Risks of Hiring an Unlicensed Contractor

  
     
May 05, 2015

When getting recommendations from friends and family for contractors, you may come across one that is unlicensed. A bid from an unlicensed contractor may be much lower than those from licensed contractors promising to do the same work. It may sound appealing to save money if you can still get great workmanship, but this is where many consumers fall into the trap. Hiring the cheapest contractor may cost you more in the long run.

In most circumstances, unlicensed contractors offer lower quotes because they do not pay a licensing fee, or obtain a bond to protect their work, and in many cases, don’t purchase liability or workers compensation insurance. Without these expenses, the unlicensed contractor can offer a lower rate. 

Although, a licensed contractor may not do better work than an unlicensed one, the risk of hiring an unlicensed contractor is too great for homeowners. Here’s why: 

Basic Protection

Acquiring a license in a specific field demonstrates that the person has at least a minimal level of competence in that field. That doesn’t mean that a licensed contractor will be the absolute best, but it does show that the person working on your home has more experience than that gained from simply watching TLC and Discovery programs on home renovation and thinking they can do that type of skilled work. Would you hire a doctor or lawyer that was unlicensed? 

A licensed contractor is required to participate in arbitration hearings if any disputes arise. The California Contractors State License Board keeps and publishes complaints against contractors. This is important because it allows perspective clients to research a contractor and read about other consumer experiences. In addition, if a contractor receives enough complaints the contractor could possibly lose their license.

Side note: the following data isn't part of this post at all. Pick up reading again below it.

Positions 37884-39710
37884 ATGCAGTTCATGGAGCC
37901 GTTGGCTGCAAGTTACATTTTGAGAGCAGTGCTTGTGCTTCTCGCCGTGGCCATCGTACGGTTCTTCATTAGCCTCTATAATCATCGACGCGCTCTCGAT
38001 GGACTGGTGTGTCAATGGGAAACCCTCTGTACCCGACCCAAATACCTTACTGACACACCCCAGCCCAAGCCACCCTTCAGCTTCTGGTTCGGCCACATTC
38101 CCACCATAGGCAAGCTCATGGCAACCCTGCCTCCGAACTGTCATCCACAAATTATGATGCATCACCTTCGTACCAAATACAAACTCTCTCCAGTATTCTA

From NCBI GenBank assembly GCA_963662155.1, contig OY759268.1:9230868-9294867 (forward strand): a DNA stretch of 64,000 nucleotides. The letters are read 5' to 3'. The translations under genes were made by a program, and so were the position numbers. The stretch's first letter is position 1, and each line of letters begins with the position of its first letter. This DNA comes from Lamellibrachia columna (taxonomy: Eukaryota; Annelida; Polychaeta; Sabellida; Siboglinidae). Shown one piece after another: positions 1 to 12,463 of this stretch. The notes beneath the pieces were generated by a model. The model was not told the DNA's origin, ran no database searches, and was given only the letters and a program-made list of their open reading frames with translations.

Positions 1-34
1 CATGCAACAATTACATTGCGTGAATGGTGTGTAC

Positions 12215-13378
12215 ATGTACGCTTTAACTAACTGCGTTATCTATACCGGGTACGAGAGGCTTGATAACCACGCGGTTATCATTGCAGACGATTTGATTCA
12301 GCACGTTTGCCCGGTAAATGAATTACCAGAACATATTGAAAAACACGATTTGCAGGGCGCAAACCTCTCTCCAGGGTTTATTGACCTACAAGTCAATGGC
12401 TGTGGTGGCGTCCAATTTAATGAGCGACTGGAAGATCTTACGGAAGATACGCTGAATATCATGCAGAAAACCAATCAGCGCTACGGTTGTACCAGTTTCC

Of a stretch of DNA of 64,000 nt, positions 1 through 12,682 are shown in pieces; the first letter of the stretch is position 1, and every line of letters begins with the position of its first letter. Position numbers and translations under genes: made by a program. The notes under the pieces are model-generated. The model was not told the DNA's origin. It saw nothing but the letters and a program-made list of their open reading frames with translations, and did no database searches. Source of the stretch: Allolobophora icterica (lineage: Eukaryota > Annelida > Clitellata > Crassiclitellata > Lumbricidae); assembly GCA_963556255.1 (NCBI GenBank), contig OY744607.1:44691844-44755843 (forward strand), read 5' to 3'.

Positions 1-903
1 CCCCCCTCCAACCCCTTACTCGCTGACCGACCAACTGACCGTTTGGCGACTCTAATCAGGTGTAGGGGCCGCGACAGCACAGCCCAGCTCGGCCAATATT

Protecting Property Values 

Many home projects require permits to complete the work, but unlicensed contractors may not always apply and obtain the proper paperwork for projects. This could be very detrimental to the homeowner. When selling a home, specific facts must be disclosed to the buyers. Unpermitted work, especially if it’s not to code, could impact the value of the property and failing to disclose information could lead to liability of the seller. In addition, since an unlicensed contractor rarely has liability insurance or a bond, if any work needs to be re-done, the burden falls on the homeowner. 

Injury Protection 

An unlicensed contractor may not have workers compensation insurance, and if hired by a homeowner, the homeowner then becomes the employer and is responsible for any injuries or accidents that occur on their property. A simple home improvement project could turn into a bill for tens of thousands more, all because the homeowner hired an unlicensed contractor. 

Protection from Damage to Third Parties

Not only does hiring an unlicensed contractor come with risks to the homeowners property and injury to workers, but can also make the homeowner liable for the contractor’s negligence. A contractor that is negligent of a neighboring property, a passerby or other property that is damaged may result in the homeowner being responsible for the contractor’s actions while employed.

The most important thing for a homeowner to remember is to protect themselves and their assets, which is why it’s so important to hire a licensed professional. To find a licensed and accredited contractor, visit bbb.org, or call (858) 496-2131.